Benefits of auditing changes in AD DS

If you can identify how object attributes have changed, the event logs are more useful as a tracking mechanism for changes that occur over the lifetime of an object.

How to set up AD DS auditing

This section provides step-by-step procedures for enabling auditing of changes to objects in AD DS. This process consists of two primary steps:

  • Enabling the global audit policy in Group Policy

  • Setting up auditing in object SACLs using the Active Directory Users and Computers snap-in.

This section also includes examples of Security log entries that appear when you create, modify, or move a user object and Directory Service Changes is enabled.


  • User: To perform this set of procedures, you should be familiar with editing Group Policy, using the Active Directory Users and Computers snap-in, AD DS auditing, and event logs.

  • Computer: To set up auditing for changes to objects in AD DS, you must have Windows Server 2008 with the AD DS role installed on your computer.

Steps to set up auditing

This section includes procedures for each of the primary steps for enabling change auditing:

  • Step 1: Enable audit policy.

  • Step 2: Set up auditing in object SACLs by using Active Directory Users and Computers.

Step 1: Enable audit policy.

This step includes procedures to enable change auditing with either the Windows interface or a command line:

  • By using Group Policy Management, you can turn on the global audit policy, Audit directory service access, which enables all the subcategories for AD DS auditing. If you need to install Group Policy Management, click Add Features in Server Manager. Select Group Policy Management and then click Install.

  • By using the Auditpol command-line tool, you can enable individual subcategories.

To enable the global audit policy using the Windows interface

  1. Click Start, point to Administrative Tools, and then Group Policy Management.

  2. In the console tree, double-click the name of the forest, double-click Domains, double-click the name of your domain, double-click Domain Controllers, right-click Default Domain Controllers Policy, and then click Edit.

  3. Under Computer Configuration, double-click Policies, double-click Windows Settings, double-click Security Settings, double-click Local Policies, and then click Audit Policy.

  4. In the details pane, right-click Audit directory service access, and then click Properties.

  5. Select the Define these policy settings check box.

  6. Under Audit these attempts, select the Success, check box, and then click OK.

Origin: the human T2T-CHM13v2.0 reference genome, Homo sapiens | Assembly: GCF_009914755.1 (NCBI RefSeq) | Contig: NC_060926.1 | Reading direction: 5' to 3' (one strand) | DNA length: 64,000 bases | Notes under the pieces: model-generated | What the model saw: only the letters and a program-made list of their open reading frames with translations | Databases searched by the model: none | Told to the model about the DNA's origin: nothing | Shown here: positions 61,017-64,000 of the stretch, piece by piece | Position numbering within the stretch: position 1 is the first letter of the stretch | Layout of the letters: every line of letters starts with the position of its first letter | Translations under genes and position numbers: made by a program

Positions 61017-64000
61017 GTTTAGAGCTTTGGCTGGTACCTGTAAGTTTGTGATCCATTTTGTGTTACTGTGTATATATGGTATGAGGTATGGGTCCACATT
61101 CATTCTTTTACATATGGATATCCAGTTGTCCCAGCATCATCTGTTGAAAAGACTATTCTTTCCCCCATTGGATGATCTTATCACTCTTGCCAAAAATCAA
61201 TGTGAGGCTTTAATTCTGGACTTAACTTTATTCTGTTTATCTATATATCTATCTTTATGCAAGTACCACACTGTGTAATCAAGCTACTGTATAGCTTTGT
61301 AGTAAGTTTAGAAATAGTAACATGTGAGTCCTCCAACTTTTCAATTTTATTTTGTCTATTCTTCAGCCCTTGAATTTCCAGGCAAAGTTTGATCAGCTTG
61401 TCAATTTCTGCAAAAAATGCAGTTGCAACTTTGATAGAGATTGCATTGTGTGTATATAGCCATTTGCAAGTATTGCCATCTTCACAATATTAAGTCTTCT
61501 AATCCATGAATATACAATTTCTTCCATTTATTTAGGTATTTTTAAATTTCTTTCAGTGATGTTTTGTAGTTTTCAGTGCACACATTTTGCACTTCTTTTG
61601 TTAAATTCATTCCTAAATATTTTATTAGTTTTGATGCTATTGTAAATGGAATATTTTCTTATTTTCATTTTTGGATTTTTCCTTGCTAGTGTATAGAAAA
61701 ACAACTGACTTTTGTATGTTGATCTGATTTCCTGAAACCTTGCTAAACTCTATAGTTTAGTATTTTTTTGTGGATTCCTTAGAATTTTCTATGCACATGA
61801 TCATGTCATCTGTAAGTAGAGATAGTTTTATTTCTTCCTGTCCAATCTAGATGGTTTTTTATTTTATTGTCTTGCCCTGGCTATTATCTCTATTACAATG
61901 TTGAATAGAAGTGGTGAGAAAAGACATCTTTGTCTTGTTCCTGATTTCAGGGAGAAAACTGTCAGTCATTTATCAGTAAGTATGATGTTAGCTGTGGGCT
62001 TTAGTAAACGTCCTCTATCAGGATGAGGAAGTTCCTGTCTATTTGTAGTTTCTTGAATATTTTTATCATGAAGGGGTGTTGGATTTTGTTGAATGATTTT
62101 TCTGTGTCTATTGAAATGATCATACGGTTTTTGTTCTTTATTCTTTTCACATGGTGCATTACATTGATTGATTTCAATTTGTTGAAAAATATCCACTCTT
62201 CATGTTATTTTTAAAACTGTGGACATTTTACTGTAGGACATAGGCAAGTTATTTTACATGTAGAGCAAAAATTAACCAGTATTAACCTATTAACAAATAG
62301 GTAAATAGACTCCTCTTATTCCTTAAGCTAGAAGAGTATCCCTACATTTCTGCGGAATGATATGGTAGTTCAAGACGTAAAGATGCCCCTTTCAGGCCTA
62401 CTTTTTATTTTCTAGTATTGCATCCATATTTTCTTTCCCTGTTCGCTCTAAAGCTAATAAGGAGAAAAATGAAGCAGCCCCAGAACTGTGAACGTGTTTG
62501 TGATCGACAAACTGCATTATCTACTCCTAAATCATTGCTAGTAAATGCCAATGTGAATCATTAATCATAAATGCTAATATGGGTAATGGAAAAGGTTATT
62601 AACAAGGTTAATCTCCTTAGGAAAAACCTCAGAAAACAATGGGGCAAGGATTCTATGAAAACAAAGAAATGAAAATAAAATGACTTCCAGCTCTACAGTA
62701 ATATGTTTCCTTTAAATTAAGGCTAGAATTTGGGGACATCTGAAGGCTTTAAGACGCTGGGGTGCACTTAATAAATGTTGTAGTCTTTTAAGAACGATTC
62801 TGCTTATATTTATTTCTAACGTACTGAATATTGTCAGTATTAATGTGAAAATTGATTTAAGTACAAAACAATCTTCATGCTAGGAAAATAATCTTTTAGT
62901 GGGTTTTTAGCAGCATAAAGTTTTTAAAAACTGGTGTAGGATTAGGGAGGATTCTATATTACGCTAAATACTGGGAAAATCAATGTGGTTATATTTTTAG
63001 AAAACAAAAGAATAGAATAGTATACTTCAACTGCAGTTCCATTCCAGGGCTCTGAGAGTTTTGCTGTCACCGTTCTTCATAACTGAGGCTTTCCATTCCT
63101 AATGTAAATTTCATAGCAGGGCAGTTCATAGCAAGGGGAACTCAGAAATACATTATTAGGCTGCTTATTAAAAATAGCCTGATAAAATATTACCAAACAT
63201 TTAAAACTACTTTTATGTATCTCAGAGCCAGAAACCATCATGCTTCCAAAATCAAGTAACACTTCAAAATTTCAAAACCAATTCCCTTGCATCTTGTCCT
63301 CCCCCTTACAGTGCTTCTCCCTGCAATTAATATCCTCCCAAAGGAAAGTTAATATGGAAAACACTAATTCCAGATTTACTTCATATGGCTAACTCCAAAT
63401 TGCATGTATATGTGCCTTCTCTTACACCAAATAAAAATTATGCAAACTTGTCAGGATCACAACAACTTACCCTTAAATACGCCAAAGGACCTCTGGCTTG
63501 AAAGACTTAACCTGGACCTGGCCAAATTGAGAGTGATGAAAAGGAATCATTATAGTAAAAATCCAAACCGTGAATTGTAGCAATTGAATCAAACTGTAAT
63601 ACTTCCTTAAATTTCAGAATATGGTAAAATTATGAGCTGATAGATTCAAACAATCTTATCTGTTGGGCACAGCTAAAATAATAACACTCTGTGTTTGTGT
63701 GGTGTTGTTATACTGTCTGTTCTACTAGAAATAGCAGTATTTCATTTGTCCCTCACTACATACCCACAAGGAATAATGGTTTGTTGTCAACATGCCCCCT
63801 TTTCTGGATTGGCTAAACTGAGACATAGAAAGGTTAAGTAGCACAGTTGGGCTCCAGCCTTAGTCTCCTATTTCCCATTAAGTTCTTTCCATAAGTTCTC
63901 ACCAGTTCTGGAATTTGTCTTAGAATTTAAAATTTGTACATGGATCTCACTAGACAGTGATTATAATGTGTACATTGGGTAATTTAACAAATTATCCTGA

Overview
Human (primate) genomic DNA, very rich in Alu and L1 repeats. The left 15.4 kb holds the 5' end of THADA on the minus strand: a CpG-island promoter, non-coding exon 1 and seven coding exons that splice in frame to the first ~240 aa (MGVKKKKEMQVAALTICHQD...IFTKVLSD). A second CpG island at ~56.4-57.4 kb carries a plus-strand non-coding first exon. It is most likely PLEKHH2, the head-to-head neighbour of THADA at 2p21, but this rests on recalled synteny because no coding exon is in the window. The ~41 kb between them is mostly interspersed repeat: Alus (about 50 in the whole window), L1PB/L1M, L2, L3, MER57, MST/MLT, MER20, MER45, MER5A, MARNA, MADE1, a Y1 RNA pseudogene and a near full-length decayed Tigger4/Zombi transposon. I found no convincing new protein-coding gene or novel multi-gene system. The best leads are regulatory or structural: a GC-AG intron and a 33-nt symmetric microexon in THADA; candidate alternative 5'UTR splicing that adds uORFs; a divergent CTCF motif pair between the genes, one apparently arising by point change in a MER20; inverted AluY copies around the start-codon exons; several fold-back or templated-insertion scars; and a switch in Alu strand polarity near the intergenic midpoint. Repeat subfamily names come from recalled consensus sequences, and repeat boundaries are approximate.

To enable the change auditing policy using a command line

  1. Click Start, right-click Command Prompt, and then click Run as administrator.

  2. Type the following command, and then press ENTER:

    auditpol /set /subcategory:"directory service changes" /success:enable

Step 2: Set up auditing in object SACLs.

The following procedure presents an example of just one of many different types of SACLs that you can set based on the operations that you want to audit.

To set up auditing in object SACLs

  1. Click Start, point to Administrative Tools, and then click Active Directory Users and Computers.

  2. Right-click the organizational unit (OU) (or any object) for which you want to enable auditing, and then click Properties.

  3. Click the Security tab, click Advanced, and then click the Auditing tab.

  4. Click Add, and under Enter the object name to select, type Authenticated Users (or any other security principal), and then click OK.

  5. In Apply onto, click Descendant User objects (or any other objects).

  6. Under Access, select the Successful check box for Write all properties.

  7. Click OK until you exit the property sheet for the OU or other object.

Example audit events

This section presents examples of the new events that appear in the Security event log when you create, modify, or move a user object and Directory Service Changes is enabled.

Create a user object

If you create a new user, you see the Security event in the following figure.

Modify a user object

When you change an attribute for a user object, you see the event in the following figure.

Move a user object

If you move a user object, you see the event in the following figure.

Summary of new AD DS auditing events

The following table describes the events for each of the operations that are audited and appear in the Security event log. The table columns provide the following information:

  • Operation: Describes the AD DS operation that has the potential of generating a change audit event.

  • Event ID: The ID that each of the new events will have in the Security event log.